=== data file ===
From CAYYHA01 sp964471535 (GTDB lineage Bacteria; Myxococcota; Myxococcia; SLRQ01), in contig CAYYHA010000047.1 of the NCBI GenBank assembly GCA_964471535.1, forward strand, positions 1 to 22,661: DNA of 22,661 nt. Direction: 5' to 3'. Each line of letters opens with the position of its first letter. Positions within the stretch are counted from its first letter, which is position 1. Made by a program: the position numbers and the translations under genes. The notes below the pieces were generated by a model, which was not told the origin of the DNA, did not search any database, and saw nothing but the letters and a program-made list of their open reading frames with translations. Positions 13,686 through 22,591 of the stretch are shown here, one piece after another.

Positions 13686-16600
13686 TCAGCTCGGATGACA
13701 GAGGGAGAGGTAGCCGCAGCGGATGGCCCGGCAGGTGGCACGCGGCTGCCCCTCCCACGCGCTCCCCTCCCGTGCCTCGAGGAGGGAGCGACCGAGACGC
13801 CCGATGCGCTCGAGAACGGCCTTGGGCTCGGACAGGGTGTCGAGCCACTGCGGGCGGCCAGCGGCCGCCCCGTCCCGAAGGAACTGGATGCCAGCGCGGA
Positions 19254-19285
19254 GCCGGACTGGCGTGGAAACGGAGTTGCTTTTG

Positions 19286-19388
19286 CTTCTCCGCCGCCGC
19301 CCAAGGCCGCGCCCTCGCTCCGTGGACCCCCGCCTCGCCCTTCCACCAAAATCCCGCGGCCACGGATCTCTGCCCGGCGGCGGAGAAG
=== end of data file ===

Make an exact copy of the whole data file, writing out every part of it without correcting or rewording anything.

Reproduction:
From CAYYHA01 sp964471535 (GTDB lineage Bacteria; Myxococcota; Myxococcia; SLRQ01), in contig CAYYHA010000047.1 of the NCBI GenBank assembly GCA_964471535.1, forward strand, positions 1 to 22,661: DNA of 22,661 nt. Direction: 5' to 3'. Each line of letters opens with the position of its first letter. Positions within the stretch are counted from its first letter, which is position 1. Made by a program: the position numbers and the translations under genes. The notes below the pieces were generated by a model, which was not told the origin of the DNA, did not search any database, and saw nothing but the letters and a program-made list of their open reading frames with translations. Positions 13,686 through 22,591 of the stretch are shown here, one piece after another.

Positions 13686-16600
13686 TCAGCTCGGATGACA
13701 GAGGGAGAGGTAGCCGCAGCGGATGGCCCGGCAGGTGGCACGCGGCTGCCCCTCCCACGCGCTCCCCTCCCGTGCCTCGAGGAGGGAGCGACCGAGACGC
13801 CCGATGCGCTCGAGAACGGCCTTGGGCTCGGACAGGGTGTCGAGCCACTGCGGGCGGCCAGCGGCCGCCCCGTCCCGAAGGAACTGGATGCCAGCGCGGA
Positions 19254-19285
19254 GCCGGACTGGCGTGGAAACGGAGTTGCTTTTG

Positions 19286-19388
19286 CTTCTCCGCCGCCGC
19301 CCAAGGCCGCGCCCTCGCTCCGTGGACCCCCGCCTCGCCCTTCCACCAAAATCCCGCGGCCACGGATCTCTGCCCGGCGGCGGAGAAG